What to take, what to leave behind and how to make it all fit into your backpack (which always seems just a little too small) are things we all agonise over before a big travel adventure. I wanted to share what I did right and wrong my trip. What do you do differently?

How to pack light

  • Roll don’t fold your clothes – they take up so much less space, can be tucked in those little corners that otherwise stay empty, and if you stack them vertically, that one clean t-shirt you are looking for is so much easier to pull out of the bag.
  • Hit the outdoors store for ultralight everything – bags, raincoats, camping gear – everything comes in miniature, stuff-bag version these days. How many of these you buy just depends on your budget
  • Embrace shorts – No matter how unattractive your knees are, shorts take up so much less space than long pants.
  • Buy a kindle – if you like to read on holiday, your bag can fill up with heavy books you’ve bought. Even the travel guides are bricks. Get a kindle (or the kindle app on your tablet/phone)
  • Ditch the Lonely Planet – just use Wikitravel and Trip Advisor like normal people
  • Leave your winter coat behind – Swap the bulky winter jacket for a woolly jumper and a light rainproof shell.

Don’t forget to bring

  • Waterproof covers for backpacks – you can dry out without damage but your passport can’t. Prepare for tropical downpours and don’t look like the only idiot on the trek that forgot to bring them.
  • Plenty of US$ in cash – more and more African countries are now charging for visas in US$ cash only. And there’s no ATMs at immigration in Africa, unlike in Asia. Don’t get stuck at the border getting gouged by some tout offering you emergency dollars at half the regular exchange rate.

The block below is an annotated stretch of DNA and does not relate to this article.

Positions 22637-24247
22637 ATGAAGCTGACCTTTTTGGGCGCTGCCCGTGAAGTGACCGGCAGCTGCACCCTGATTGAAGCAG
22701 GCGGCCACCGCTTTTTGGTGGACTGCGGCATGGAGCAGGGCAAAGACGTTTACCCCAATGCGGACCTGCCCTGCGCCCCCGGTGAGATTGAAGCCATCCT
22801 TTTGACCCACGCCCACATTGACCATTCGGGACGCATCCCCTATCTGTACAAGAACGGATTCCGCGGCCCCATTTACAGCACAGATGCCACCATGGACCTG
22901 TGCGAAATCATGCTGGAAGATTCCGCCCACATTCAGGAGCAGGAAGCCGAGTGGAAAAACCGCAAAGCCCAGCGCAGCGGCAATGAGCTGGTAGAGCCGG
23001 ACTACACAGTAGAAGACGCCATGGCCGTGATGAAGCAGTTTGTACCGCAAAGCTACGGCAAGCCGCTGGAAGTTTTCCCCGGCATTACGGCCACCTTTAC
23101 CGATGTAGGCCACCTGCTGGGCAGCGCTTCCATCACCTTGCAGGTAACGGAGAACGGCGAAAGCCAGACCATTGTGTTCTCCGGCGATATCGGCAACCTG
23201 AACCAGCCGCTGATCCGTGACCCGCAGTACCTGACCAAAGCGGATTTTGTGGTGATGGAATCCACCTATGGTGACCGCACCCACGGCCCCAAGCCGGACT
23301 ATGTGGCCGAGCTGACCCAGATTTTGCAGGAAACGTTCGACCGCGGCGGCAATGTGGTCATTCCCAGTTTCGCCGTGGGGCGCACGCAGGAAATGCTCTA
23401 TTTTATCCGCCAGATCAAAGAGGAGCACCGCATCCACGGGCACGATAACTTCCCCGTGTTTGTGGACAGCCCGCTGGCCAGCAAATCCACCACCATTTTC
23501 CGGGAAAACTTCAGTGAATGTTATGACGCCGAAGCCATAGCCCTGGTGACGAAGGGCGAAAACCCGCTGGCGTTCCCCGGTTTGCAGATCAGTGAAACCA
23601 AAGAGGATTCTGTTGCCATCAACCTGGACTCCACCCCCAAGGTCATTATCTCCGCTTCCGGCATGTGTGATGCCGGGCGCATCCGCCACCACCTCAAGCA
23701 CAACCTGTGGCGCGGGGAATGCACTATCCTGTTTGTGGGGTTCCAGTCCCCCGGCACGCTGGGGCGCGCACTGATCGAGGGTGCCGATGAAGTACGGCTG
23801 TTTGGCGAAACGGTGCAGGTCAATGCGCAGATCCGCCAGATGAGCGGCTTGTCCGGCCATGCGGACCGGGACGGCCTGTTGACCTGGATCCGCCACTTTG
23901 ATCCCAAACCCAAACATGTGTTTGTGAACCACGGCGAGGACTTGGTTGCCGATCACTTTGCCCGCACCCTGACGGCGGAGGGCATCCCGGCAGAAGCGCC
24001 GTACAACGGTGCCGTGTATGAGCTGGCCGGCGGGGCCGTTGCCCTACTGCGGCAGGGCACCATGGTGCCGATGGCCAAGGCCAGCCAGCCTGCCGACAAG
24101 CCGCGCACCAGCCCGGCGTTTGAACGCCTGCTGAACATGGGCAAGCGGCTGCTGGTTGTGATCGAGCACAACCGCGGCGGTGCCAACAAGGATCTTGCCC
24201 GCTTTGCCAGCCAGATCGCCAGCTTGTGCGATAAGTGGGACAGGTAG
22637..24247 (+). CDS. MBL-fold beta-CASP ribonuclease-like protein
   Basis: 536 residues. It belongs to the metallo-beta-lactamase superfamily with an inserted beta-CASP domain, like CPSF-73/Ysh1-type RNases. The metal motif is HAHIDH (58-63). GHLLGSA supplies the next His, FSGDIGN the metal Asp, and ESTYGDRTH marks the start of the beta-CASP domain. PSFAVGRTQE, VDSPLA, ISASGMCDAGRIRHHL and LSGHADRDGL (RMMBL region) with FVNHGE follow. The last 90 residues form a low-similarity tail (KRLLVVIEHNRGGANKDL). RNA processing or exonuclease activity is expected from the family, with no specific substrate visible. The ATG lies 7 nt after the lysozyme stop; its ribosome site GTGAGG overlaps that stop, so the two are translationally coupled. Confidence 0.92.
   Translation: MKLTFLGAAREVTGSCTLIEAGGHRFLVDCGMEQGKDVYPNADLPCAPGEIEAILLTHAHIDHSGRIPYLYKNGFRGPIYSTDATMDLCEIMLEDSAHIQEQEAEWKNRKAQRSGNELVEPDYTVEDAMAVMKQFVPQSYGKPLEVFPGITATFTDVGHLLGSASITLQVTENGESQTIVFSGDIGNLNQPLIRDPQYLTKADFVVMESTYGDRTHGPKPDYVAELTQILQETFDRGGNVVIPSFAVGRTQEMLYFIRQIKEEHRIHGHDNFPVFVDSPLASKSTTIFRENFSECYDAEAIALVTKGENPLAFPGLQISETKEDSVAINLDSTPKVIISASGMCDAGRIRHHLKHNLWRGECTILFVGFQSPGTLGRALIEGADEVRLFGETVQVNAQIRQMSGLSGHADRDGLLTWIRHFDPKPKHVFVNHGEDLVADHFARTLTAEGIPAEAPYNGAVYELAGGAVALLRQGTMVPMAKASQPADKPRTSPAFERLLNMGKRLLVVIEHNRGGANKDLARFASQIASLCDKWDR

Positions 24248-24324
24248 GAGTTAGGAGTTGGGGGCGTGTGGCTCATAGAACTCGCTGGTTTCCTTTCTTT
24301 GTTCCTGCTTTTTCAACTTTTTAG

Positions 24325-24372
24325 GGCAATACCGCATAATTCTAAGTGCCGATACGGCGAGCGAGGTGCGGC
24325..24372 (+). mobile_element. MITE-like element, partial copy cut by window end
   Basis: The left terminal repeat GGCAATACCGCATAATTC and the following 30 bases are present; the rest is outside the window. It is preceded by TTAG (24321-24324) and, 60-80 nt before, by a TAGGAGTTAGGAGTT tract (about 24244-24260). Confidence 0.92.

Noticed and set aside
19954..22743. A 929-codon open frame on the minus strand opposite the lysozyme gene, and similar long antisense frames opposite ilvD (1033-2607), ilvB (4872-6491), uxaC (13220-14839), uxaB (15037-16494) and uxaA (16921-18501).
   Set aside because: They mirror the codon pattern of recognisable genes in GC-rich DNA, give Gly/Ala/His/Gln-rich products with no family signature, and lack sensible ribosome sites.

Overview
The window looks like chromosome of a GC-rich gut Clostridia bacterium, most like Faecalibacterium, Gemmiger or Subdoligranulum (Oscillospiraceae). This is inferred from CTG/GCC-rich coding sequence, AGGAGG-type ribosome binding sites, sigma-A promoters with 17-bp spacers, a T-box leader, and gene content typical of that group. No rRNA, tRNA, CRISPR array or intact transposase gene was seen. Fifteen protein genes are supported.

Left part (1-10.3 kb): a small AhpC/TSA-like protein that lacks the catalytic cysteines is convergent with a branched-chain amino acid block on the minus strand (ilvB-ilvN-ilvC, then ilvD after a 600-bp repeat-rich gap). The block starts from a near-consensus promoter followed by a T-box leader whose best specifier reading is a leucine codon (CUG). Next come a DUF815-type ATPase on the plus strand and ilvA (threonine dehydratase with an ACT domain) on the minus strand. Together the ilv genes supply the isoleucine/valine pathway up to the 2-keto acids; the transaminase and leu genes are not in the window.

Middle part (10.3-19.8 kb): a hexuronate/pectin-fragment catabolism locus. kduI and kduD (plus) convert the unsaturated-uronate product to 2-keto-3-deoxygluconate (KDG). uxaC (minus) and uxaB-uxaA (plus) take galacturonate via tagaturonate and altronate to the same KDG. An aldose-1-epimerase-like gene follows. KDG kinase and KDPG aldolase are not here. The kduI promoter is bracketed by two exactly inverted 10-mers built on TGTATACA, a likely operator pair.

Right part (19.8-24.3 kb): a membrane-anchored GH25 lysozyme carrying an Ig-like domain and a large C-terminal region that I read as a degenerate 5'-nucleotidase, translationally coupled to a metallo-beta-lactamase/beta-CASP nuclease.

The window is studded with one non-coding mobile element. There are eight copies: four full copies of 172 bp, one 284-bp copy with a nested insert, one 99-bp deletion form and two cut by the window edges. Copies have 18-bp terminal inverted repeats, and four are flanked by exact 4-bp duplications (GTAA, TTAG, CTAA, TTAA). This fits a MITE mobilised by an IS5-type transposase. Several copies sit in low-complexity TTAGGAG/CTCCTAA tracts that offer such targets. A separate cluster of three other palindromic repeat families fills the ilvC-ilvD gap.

• Warm weather gear – yes it’s the tropics but chances are you’re going to climb at least one mountain. Rainforests get cold when it rains and so does the Serengeti at night. Beanie, light gloves and thermal underwear.
  • Headtorch and spare batteries – whether it’s a Kampala blackout or a jungle night you’re need that torch. And it’s probably switched itself on in your bag and flattened the batteries.
  • Portable recharger – when you’re on your third day out bush, make sure can recharge your camera to take that awesome lion shot you’ve been waiting for.
  • Plastic Bags – to put your wet/dirty items of clothing/shoes in
  • Stretch bands – the best way to keep up your beach body. There ain’t no gyms in the bush, and these allow you to work things that it’s otherwise hard to e.g. biceps, back.
  • Robbery Backup Kit – if you do get robbed, make sure you’re backed up otherwise you are well and truly screwed, forced to sell your pretty white body for a trip back to the capital and a begging session with your embassy (that is, if your country even has one there). This kit should comprise – photo ID (e.g. drivers licence), spare credit card (you know all that junk mail you get…) and at least US$100 in cash. Always keep this kit somewhere different to the main items, like in your backpack, or your bra or something.

Don’t bother to bring

  • Portable stove – you may think you are going bush a lot and will need to cook, but it’s virtually impossible to hike in Africa without guides and porters with firepits and charcoal. Also, you can’t take the gas bottles on planes and replacements are impossible to find. If you need to, be a man (or lady?) and cook on a fire.
  • Mosquito Net – yes malaria is a significant hazard and you need to sleep under mosquito nets. Even the crummiest backpackers has them and if you need to buy one there so many dumped by aid agencies that locals use them for fishing nets.
  • Singlets – you want to show off your body but really, anywhere it’s appropriate to wear a singlet, you might as well not wear a shirt at all.
  • “Safari wear” – Really? I mean really? Unless you’re German of course. In which case there’s no hope.

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